Rare sea chart of Hawaii, published by Aaron Arrowsmith (and his son Samuel), Hydrographer to the King and the most important English mapmaker of the 19th Century.
The map is compiled from manuscript charts and other material this remarkable large chart of the Hawaiian Islands prominently displays the tracks of Captain James Cook, before and after his death in 1778 and 1779, and George Vancouver’s voyages of 1798.
The first Britons to publish an encounter with Hawaii were James Cook and his crew on his third voyage. Intended to locate the elusive Northwest Passage, Cook and his men stopped at what he called the Sandwich Islands twice. The second visit cost Cook his life, but his ship and crew sailed home and his edited journal was published in 1784. It included 87 plates showing maps and illustrations. One of these was the first printed map of Hawaii, taken from manuscript sketches by Cook, Lieutenant Henry Roberts, and perhaps William Bligh, a master on the voyage, from 1778 and 1779. Cook's original recorded place names are compared to the revised names given by missionaries in a table below the title.
Other explorers also charted Hawaii, including the Frenchman La Perouse in 1786 and George Dixon and Nathaniel Portlock, veterans of Cook's third voyage, also in 1786. Spurred by the fur trade that was also brought to European attention by Cook, Americans, the Spanish, and Russians soon joined the French and British in frequenting, and charting, Hawaii.
According to Fitzgerald, the honor of the "first complete map" of Hawaii goes to George Vancouver, who served as midshipman on Cook's second and third expeditions (39). Vancouver visited Hawaii several times from 1792 to 1794. The resulting A Chart of the Sandwich Islands is credited to Vancouver's lieutenant, Joseph Baker, but more likely was the result of the measurements and observations of several officers.
By the time Vancouver's voyage had been published, in 1798, the British Admiralty had decided to centralize their chart collection and production and founded the Hydrography Office in 1795. It was put in the hands of Alexander Dalrymple, who was the Royal Society's first choice for the Transit of Venus expedition that was eventually to be commanded by Cook as his first Pacific voyage. All Vancouver's charts passed into the HO's holdings, which explains why the Baker chart was the basis for subsequent Admiralty charts of the Sandwich Islands, including this one.
Baker's influence is clear on this map, but so are contributions by Russian navigators and a Frenchman, Duperry. Louis Isidore Duperrey was a part of the French scientific voyage commanded by Louis de Freycinet (1817-1820). During the voyage, Duperry surveyed the harbors of Honolulu, Kailua, Kawaihae, and Lahaina. His chart of Kailua (Kairua is used on the chart) is included as an inset, which is interesting, since it originally recorded the latitude of the bay wrongly. Here, however, a new latitude for a local landmark have been inserted.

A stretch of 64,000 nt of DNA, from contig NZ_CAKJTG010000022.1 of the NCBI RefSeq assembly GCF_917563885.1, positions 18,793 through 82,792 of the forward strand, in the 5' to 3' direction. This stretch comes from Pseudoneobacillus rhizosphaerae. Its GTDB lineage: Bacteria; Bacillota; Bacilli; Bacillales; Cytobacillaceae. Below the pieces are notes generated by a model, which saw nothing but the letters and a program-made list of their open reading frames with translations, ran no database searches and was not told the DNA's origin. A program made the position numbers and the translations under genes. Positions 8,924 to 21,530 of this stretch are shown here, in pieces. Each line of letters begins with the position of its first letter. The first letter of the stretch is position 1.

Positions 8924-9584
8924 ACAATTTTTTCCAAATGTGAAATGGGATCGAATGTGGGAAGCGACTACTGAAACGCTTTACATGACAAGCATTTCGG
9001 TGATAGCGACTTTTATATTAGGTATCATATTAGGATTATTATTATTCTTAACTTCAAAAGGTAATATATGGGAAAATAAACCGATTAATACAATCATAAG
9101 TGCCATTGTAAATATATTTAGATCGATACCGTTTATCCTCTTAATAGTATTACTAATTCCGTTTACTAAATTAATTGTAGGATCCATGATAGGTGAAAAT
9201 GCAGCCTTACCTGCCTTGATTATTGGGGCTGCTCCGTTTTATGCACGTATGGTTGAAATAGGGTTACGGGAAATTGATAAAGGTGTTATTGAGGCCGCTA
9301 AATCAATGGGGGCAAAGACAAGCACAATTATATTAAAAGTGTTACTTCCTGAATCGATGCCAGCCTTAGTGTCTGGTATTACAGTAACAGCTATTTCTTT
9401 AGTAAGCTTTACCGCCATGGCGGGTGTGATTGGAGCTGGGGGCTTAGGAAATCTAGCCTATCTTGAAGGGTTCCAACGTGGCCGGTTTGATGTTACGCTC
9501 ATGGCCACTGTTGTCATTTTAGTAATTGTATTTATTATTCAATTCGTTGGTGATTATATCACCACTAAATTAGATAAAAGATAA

Includes 3 inset charts:
- Hanarura or Fair Haven (Honolulu)
- Village of Raheina (Lahaina)
- Karakakooa Bay (Kealakekua Bay)
The map is extremely rare. OCLC shows no institutional examples, however, we located examples in the University of Amsterdam (1826), Royal Geographical Society (1832), and British Library (1840). We also note a privately owned example dated 1830.
The Arrowsmiths were a cartographic dynasty which operated from the late-eighteenth century to the mid-nineteenth. The family business was founded by Aaron Arrowsmith (1750-1823), who was renowned for carefully prepared and meticulously updated maps, globes, and charts. He created many maps that covered multiple sheets and which were massive in total size. His spare yet exacting style was recognized around the world and mapmakers from other countries, especially the young country of the United States, sought his maps and charts as exemplars for their own work.
Aaron Arrowsmith was born in County Durham in 1750. He came to London for work around 1770, where he found employment as a surveyor for the city’s mapmakers. By 1790, he had set up his own shop which specialized in general charts. Arrowsmith had five premises in his career, most of which were located on or near Soho Square, a neighborhood the led him to rub shoulders with the likes of Joseph Banks, the naturalist, and Matthew Flinders, the hydrographer.
Through his business ties and employment at the Hydrographic Office, Arrowsmith made other important relationships with Alexander Dalrymple, the Hudson’s Bay Company, and others entities. In 1810 he became Hydrographer to the Prince of Wales and, in 1820, Hydrographer to the King.
Aaron Arrowsmith died in 1823, whereby the business and title of Hydrographer to the King passed to his sons, Aaron and Samuel, and, later, his nephew, John. Aaron Jr. (1802-1854) was a founder member of the Royal Geographical Society (RGS) and left the family business in 1832; instead, he enrolled at Oxford to study to become a minister. Samuel (1805-1839) joined Aaron as a partner in the business and they traded together until Aaron left for the ministry. Samuel died at age 34 in 1839; his brother presided over his funeral. The remaining stock and copper plates were bought at auction by John Arrowsmith, their cousin.
John (1790-1873) operated his own independent business after his uncle, Aaron Arrowsmith Sr., died. After 1839, John moved into the Soho premises of his uncle and cousins. John enjoyed considerable recognition in the geography and exploration community. Like Aaron Jr., John was a founder member of the RGS and would serve as its unofficial cartographer for 43 years. Several geographical features in Australia and Canada are named after him. He carried the title Hydrographer to Queen Victoria. He died in 1873 and the majority of his stock was eventually bought by Edward Stanford, who co-founded Stanford’s map shop, which is still open in Covent Garden, London today.